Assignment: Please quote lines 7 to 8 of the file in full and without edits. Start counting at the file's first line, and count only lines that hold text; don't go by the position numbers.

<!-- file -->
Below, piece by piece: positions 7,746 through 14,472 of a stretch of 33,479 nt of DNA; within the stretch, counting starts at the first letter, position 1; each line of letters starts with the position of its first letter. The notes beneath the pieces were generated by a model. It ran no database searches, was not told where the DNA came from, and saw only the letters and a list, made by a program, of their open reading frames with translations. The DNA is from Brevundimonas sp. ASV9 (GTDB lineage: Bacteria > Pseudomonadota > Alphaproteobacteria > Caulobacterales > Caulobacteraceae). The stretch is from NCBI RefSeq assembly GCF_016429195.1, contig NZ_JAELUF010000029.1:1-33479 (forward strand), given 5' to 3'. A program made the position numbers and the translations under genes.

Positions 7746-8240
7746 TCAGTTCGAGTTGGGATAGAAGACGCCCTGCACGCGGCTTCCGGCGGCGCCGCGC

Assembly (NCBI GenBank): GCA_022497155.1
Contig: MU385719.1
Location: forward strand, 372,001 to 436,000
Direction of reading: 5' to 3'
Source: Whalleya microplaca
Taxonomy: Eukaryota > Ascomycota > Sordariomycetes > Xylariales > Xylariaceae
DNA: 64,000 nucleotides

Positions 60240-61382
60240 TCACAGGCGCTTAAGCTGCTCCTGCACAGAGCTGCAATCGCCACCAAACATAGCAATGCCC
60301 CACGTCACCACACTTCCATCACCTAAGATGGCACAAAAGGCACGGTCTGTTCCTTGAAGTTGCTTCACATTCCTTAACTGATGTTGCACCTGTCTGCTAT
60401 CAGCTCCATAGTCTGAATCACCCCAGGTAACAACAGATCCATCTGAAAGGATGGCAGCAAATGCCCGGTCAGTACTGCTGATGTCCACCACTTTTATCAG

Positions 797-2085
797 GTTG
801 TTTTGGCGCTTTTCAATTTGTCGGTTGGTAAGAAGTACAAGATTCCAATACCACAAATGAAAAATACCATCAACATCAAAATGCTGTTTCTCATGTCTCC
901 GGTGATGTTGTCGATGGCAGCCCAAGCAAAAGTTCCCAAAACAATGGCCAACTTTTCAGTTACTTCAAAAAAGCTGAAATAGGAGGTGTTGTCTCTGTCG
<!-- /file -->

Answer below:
Direction of reading: 5' to 3'
Source: Whalleya microplaca